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Thursday, Apr. 17, 2014

New bill will aid county

Friday, July 9, 2004

CHARLESTON - Mississippi County commissioners may finally be able to do something about illegal dumping and animal control in the county.

During their regular meeting Thursday, commissioners reviewed a "MAC E-Mail" from Dick Burke, executive director of the Missouri Association of Counties, advising all county clerks that Gov. Bob Holden signed House Bill 795 into law July 2. This gives third-class counties the authority to adopt ordinances and resolutions.

According to MAC, the law extends to any county without a charter form of government the authority to make ordinances related to county roads, emergency management, nuisance abatement, storm water control, promotion of economic development for job creation purposes, parks and recreation, and protection of the environment from the risks posed by methamphetamine production.

The new law specifies that third-class counties can not enact ordinances regarding agricultural operations, although zoning ordinances are exempt from this subsection.

County Clerk Junior DeLay said an attorney should be involved in drafting county ordinances.

Presiding Commissioner Jim Blumenberg suggested seeking advice from John Ballard, governmental law specialist, regarding making ordinance.

Blumenberg said illegal dumping and complaints about dogs are probably at the top of the list for issues to address with the new ordinance power.

"Honestly I think the biggest problem we have is with trash," Blumenberg said.

DeLay predicted the law will go into effect "probably Aug. 28."

In other Mississippi County news:

* Tuesday's storm dislodged shingles from the courthouse roof, DeLay said.

Materials for repairs are already on hand. "We've got several bundles of shingles left," he said.

The problem is finding someone to put them on, DeLay said.

Roofers called last year to replace a few shingles said they would come do the job but never showed up.

Blumenberg said most roofers are too busy to mess with small jobs. "It would be a courtesy if they did it for you," he said.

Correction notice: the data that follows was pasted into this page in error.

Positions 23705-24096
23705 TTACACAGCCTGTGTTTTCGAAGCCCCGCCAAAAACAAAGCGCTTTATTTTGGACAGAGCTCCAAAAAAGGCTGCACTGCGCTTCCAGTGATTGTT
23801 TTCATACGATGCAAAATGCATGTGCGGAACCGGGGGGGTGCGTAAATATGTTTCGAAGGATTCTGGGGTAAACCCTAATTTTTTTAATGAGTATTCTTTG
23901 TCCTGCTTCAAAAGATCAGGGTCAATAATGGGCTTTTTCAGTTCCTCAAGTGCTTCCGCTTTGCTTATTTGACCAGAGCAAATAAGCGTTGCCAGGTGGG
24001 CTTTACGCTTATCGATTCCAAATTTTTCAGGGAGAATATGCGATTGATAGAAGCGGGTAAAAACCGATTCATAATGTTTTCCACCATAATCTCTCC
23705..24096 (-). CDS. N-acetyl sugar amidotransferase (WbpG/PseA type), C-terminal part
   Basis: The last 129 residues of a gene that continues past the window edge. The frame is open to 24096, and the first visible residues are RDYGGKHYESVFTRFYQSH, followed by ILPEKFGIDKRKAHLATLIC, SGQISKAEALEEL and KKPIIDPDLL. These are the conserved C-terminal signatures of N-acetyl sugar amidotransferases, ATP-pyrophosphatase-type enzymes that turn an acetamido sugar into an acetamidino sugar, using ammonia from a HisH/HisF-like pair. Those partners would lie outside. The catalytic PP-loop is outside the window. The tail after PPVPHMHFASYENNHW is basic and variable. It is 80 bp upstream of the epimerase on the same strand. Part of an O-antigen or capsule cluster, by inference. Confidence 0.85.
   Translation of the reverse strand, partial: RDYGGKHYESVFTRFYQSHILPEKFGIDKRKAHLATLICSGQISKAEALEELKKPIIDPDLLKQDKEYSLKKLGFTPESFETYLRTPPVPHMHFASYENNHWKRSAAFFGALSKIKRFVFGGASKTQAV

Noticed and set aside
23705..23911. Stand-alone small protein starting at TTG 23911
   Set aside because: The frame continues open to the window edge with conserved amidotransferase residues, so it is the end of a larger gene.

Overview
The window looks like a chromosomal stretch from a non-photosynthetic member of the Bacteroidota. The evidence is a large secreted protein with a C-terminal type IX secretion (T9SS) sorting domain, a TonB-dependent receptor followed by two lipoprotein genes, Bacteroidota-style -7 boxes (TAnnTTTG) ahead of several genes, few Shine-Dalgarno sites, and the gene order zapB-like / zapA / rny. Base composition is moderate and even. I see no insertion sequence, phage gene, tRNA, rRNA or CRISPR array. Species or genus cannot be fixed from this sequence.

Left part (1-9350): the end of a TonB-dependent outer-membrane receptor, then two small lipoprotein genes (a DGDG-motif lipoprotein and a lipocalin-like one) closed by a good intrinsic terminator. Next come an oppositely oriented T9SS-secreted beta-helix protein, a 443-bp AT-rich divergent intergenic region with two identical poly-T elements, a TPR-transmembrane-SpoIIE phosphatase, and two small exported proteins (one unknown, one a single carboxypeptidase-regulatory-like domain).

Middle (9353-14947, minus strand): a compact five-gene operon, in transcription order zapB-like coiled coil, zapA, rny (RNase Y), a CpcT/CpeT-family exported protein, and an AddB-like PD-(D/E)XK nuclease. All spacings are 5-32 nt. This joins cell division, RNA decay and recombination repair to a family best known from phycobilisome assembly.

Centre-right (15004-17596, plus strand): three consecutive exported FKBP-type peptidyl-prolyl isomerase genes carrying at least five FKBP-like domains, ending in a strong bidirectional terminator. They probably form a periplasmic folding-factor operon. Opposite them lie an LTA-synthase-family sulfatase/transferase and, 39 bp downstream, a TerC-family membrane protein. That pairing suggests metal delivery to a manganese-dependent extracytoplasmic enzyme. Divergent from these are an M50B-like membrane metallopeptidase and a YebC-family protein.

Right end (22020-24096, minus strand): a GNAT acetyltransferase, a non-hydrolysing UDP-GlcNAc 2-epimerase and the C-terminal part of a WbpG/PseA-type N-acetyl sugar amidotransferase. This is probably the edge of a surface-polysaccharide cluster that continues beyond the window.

Smaller and independent roofers, on the other hand, probably don't have the required liability insurance.

DeLay said he would "pull the phone books again" and try to come up with someone to do the job.

The county will be able to put the county's limb grinder to work Monday on the main task it was purchased for: cleaning up the mess in Charleston left by a storm. "County road and bridge (crews) are not working this week - they're on vacation," Blumenberg said.

"This will be the first emergency use," said DeLay noted.

Homer Oliver, commissioner, said it would probably be better to bring the machine to limb piles and grind them on site rather than handling them twice.

* Commissioner Martin Lucas will contact Lloyd Smith, U.S. Rep. Jo Ann Emerson's chief of staff, to see if the county's base flood plain elevation can be lowered.

"They have set the flood plain elevation artificially high," Lucas said. Unable to get flood plain permits, residents can't make additions.

DeLay said it has stopped all development in the spillway.

* Blumenberg said commissioners are starting meetings at 9 a.m., but advised they will only review and approve bills until about 9:25 a.m. when the commission will begin addressing all other business on the agenda.

He said the plan for commissioners to start reviewing and approving bills beginning at 8:30 a.m. was to make things convenient for the press, not to make a closed session for reviewing and paying bills.

* Commissioners agreed to begin the process of transferring money from the general revenue fund to the law enforcement fund.

DeLay said a transfer requires a budget amendment, which in turn requires a public meeting to be held after giving five days notice with advertisements.

Blumenberg suggested about $200,000 be put in a fund to allow the Detention Center to pay its bills on time as payments from the Immigration and Naturalization Service lag.

"May money came in this month," DeLay reported.

The county budget began the year with a $290,000 transfer from general revenue to the law enforcement fund, but the law enforcement fund has still been "perpetually running $100,000 in the red," DeLay said.

* Commissioners adopted the Hazard Mitigation Plan drafted by Bootheel Regional Planning and Economic Development Commission.

The plan is required to be eligible for FEMA disaster funds in the case of an emergency.

* Answering 3,000 questions to be eligible for Homeland Security grants just might not be worth it, commissioners agreed.

The questionnaire is about two inches thick as questions are enmeshed in definitions and detailed instructions on how to properly answer them.

* Commissioners approved travel expenses and lodging to bring a witness here from Chicago for a murder trial as requested by the county prosecutor.